Thursday, November 20, 2014

Memorizing jump courses

In the hunter ring, the first thing to do is to memorize your first and last jumps. The goal of the course is an easy, flowing ride, so if you know where you start and where you stop you're off to a good start. I've also noticed that last jumps can be easily forgotten!

Look at the ground lines, look at how the arena is set up. It's very rare for an oxer to lead to a vertical, so you can pretty much bet that it's that outside vertical leading to the oxer.


If I were memorizing this course, I'd look at the inside line... then tell myself it's inside, diagonal, outisde, diagonal, outside. Generally I'll name them a little bit. For example, inside purple, single diagonal, short outside, other diagonal, finish it outside. I develop a little bit of a chant. Then I draw the course while actually looking at the jumps, visualizing the route I'll take.

And then I'll walk over to the other side of the arena and draw the course again with my eyes and fingers, looking for visual cues as to where I want to make my turns, identifying things to keep my eyes on so I don't stare at the middle of the stupid jump.


So for this one I'd give #1 a silly name of some sort and create a chant like this: "Blue inside, then the single oxer diagonal, then outside line, then across the diagonal, then my other outside." Of course reciting this while looking at the actual jumps helps a lot - text can only convey so much.

Jumper courses get a lot more complex - the goal is to test the rider's planning, flexibility, and the rideability of the horse.

Using the same jump setup as above:


You can see there's a lot more twisty-ness to it. Now this chant in my mind is about finding the questions the course designer has posed me. So just looking at this, I'd think to myself, "one, break the line, rollback to two oxer, cut the loop on the end to approach the lonely oxer at a good angle, next is the outside vertical, then the diagonal oxer, approach the other outside vertical at a nice angle to get down the center of the arena to the single vertical, lots of half halts to prepare for a steep turn to the oxer, maintain the bend to the end vertical."

And then I'd draw it with my fingers, looking like an idiot as I point at jumps and stand on my tiptoes. Then I'll jog halfway around the arena and do it again. I don't generally remember the numbers of jumps because I'm an eventer and we don't do jumpoffs. So that's my bad.

Take a picture of the course design with your phone for reference when you're on the other side of the arena - nothing worse than realizing you've swapped 7 & 8 in your head and have no idea how you'd approach that question now.

Setting up my own courses has been the best educator in terms of teaching me how to memorize courses... I learn what it looks like on paper and what it takes to actually ride.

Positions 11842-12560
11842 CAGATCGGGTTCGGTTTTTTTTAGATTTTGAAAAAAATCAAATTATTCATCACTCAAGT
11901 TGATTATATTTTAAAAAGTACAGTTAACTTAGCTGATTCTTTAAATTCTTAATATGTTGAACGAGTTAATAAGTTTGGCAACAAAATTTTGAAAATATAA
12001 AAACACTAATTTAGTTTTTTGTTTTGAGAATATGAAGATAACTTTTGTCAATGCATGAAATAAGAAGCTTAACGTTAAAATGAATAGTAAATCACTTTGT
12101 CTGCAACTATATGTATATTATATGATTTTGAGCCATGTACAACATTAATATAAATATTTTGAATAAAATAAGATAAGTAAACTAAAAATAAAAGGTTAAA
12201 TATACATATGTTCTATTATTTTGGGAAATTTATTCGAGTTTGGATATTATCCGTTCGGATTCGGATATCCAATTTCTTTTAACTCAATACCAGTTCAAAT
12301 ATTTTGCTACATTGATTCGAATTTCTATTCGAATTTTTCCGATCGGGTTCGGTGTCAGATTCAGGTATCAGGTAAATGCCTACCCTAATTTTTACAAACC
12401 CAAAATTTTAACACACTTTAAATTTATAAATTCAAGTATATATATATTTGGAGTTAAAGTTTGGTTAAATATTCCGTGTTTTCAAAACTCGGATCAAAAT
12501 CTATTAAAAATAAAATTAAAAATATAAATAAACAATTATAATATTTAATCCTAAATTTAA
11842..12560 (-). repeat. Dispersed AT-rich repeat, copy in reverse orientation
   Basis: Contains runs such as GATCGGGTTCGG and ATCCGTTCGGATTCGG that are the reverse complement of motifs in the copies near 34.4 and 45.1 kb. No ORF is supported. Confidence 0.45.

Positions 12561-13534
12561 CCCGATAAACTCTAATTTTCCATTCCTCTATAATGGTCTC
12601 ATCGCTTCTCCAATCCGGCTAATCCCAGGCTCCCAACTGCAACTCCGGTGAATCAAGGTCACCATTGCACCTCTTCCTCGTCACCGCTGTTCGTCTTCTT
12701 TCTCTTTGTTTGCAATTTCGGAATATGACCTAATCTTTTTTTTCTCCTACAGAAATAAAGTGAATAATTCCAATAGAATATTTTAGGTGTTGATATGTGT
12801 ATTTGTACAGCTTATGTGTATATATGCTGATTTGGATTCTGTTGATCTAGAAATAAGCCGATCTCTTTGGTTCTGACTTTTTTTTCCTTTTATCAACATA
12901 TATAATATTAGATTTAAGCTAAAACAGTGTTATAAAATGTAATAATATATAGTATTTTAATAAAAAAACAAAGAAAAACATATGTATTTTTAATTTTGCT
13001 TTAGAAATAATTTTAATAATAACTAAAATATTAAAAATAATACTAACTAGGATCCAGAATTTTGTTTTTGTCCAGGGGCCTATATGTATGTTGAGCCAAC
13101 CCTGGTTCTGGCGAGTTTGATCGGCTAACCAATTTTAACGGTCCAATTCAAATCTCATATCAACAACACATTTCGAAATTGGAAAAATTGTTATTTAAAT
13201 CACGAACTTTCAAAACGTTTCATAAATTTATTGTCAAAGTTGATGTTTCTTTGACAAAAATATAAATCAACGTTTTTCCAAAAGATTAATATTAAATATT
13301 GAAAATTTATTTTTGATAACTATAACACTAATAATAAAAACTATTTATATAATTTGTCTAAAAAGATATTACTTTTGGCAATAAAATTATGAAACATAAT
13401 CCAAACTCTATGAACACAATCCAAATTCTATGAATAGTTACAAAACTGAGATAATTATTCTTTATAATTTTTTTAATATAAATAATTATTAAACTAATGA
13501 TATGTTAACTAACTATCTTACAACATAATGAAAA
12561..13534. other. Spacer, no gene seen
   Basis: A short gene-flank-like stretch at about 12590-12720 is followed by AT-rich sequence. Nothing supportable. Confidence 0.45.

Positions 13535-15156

Chunking works well too - memorize the first four fences and then the next four, and just don't jump anything backwards.

Honestly there's as many ways to memorize a course as there are to build them, so this whole post is just to put some ideas in front of you, and perhaps take some of the edge off - hunter courses are the easiest thing on Earth in my opinion. As long as you know where to start and where to finish, you're golden. Diagonals almost always follow outside lines, so if you're cruising down from a vertical to an oxer you know you've just got to continue across the short side and then mosey down the diagonal.


Take a look at that video and see if you can parse out the course from the video. How would you memorize it? What would your internal dialogue be?

5 comments:

  1. This is fascinating to me, as an eventer who only started jumping in shows as an adult, and very helpful. I like the idea of memorizing the first and last fences before anything else, and also of developing a chant. I tend to remember patterns better than individual movements/jumps in both Dressage and jumping, so I air-draw like you said. I also take a picture of each fence in order while doing one of my two course walks the night before. Usually I take the pictures in the first walk that I do with my trainer, and focus and "get zen" when I'm doing my second walk alone. I then go back and review the course in order, with the pictures, visualizing my ride to each one. Thanks for this post, you're a great writer!

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    1. I like the photo approach! I think it's tougher for hunter/jumper shows when there's not the oppotunity to really meditate on the jumps like I've experienced at trials.

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  2. Thank you for this! I definitely need to improve my memorization skills!

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    1. You're welcome! It's such a tough aspect of the sport, especially (well maybe I'm the only one who does this) because at home I think "okay, let's school this problem." And then three weeks later the problem is solved and I haven't done anything new, and then we go to a show and I think, "oh. yeah. There's more than three jumps. Great."

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  3. The guy doesn't winter ride, but puts in rediculous amount of trainer time in the off season. https://guidancesports.com/

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